On the opposite side of the ledger, Mark Loretta gave the 2006 Red Sox a 7-6 walk-off Patriots Day victory over Seattle with a two-out, two-run homer over the Green Monster.
The Red Sox game on Patriots' Day of 2013 appeared poised to be the lead sports story of the day for many sports fans in Boston when it ended.
The team was coming off a dismal 2012 season but had raced out of the gate by winning seven of its first 11 games. [The 2015 Red Sox also raced out of the the gate by winning seven of their first 11 games.]
Andrew Bailey, the team's first designated closer of 2013, entered the top of the ninth with a 2-1 lead. The Tampa Bay Rays tied the game at 2-2 after Desmond Jennings led off with a single, stole second base, and scored on a Ben Zobrist single.
With one out in the bottom of the ninth, Dustin Pedroia walked.
Then, Mike Napoli came up to bat.
Napoli drilled a double off the left-field wall. Pedroia easily beat the throw home and gave Boston a 3-2 walk-off victory. It was Boston's second walk-off victory in three games and marked the team's first series sweep of the season.
It was one of those games that gave you the feeling 2013 would be different. The game ended at 2:10 p.m. What was a cause for celebration across Red Sox Nation instead became the last event of significance that many people remember before the Boston Marathon Bombings.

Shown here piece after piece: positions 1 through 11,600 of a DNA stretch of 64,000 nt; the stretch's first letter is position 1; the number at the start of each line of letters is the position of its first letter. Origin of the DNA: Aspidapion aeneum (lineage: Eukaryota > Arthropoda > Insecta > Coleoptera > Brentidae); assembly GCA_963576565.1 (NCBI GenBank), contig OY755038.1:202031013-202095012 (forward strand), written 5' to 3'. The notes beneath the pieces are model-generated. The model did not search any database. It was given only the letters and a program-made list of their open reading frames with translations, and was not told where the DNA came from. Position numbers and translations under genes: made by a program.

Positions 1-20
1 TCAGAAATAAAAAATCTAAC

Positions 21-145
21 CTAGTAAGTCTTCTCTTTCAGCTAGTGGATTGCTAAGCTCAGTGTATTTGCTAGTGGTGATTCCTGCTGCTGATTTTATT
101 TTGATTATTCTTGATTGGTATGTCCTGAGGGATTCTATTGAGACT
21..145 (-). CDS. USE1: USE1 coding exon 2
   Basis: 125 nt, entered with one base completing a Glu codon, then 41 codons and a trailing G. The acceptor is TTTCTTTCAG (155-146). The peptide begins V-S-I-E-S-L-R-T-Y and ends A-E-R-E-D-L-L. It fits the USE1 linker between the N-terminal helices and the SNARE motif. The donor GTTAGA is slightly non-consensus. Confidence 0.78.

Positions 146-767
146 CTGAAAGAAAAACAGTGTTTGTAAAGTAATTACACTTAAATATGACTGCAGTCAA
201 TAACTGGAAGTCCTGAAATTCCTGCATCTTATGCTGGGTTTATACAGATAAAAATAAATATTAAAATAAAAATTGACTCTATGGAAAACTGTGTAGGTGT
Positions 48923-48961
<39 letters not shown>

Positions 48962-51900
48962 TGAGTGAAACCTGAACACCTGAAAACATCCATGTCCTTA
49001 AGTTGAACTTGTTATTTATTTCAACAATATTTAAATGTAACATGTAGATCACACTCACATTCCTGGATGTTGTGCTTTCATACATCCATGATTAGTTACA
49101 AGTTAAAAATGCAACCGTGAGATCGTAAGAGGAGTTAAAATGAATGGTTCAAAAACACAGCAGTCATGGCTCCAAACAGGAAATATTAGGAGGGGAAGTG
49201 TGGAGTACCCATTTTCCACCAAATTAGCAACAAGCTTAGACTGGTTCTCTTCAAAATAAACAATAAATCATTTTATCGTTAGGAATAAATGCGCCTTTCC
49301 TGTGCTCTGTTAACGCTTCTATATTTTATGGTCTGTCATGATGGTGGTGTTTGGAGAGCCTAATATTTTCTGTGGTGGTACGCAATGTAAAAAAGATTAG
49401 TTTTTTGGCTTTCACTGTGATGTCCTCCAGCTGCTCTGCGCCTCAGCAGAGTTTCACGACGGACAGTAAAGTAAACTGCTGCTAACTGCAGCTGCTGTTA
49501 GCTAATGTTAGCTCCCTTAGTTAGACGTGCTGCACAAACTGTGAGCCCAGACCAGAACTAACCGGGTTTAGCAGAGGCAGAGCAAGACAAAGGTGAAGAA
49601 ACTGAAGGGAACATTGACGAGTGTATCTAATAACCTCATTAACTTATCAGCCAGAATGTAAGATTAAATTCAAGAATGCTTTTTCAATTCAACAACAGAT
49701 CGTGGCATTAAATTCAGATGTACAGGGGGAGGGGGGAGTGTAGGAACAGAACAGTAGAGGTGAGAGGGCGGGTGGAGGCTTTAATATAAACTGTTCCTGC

The end of the innocence, if you will.
As the Red Sox boarded their buses to the airport, word reached Fenway Park that two explosions had occurred near the finish line of the Boston Marathon at 2:49 p.m.
Two years later, the "routine" of Patriots Day appears to be the unofficial theme of 2015. Last week, Greater Boston and the world remembered and again grieved those who were lost and injured two years ago April 15. That anniversary was preceded by the conviction of the surviving bomber on all 30 counts he faced.
The 2014 Boston Marathon and Red Sox Patriots Day game were both a cause to mourn, remember, and recognize, triumph and survival. The race, and game, were secondary. That was both necessary and just.
This year's Marathon is, again, first and foremost, a race.
And this year's Red Sox Patriots Day game is a game.
As it's been since 1903. And as it should be from here on out.